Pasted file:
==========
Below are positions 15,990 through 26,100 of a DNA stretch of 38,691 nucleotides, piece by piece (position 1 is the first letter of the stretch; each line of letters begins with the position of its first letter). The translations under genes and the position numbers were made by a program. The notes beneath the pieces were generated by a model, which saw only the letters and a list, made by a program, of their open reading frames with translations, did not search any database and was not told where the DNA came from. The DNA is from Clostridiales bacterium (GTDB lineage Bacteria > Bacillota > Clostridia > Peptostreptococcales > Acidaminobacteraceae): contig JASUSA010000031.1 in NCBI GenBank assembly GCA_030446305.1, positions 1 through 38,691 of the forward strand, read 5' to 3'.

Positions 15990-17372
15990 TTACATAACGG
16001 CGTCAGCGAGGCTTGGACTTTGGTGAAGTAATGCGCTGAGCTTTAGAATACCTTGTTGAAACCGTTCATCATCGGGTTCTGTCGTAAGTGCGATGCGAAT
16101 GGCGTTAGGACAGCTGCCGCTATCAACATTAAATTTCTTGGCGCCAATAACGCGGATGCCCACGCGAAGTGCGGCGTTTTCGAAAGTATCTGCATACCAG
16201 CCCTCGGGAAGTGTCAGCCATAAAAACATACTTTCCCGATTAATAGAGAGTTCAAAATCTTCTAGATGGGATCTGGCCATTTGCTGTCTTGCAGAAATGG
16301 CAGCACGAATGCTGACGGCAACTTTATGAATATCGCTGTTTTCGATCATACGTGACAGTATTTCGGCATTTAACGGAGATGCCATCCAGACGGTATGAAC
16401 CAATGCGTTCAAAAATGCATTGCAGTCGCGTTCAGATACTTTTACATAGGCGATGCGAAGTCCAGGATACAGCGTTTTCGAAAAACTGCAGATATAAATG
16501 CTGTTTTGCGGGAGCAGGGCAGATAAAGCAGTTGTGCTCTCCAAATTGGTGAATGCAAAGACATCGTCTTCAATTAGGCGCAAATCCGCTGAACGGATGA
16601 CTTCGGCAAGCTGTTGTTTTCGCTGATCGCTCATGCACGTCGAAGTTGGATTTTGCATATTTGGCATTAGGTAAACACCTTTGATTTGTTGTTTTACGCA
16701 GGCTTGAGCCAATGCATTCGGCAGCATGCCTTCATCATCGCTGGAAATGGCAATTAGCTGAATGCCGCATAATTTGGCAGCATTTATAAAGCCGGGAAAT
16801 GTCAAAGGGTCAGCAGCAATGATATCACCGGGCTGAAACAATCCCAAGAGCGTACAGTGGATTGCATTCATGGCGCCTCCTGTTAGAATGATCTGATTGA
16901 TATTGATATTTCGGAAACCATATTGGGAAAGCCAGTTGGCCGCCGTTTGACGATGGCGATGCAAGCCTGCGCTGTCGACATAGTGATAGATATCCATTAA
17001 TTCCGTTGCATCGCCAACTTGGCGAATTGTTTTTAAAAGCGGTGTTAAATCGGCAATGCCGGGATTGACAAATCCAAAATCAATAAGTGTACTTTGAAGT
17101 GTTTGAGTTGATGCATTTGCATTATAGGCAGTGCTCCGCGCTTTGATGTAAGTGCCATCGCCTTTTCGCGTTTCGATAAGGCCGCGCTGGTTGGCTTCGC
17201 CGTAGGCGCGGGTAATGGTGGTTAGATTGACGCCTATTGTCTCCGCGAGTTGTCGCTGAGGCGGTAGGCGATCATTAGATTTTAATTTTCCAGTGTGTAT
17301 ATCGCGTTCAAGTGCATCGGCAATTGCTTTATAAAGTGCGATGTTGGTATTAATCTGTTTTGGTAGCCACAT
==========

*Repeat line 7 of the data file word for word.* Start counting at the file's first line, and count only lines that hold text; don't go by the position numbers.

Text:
16301 CAGCACGAATGCTGACGGCAACTTTATGAATATCGCTGTTTTCGATCATACGTGACAGTATTTCGGCATTTAACGGAGATGCCATCCAGACGGTATGAAC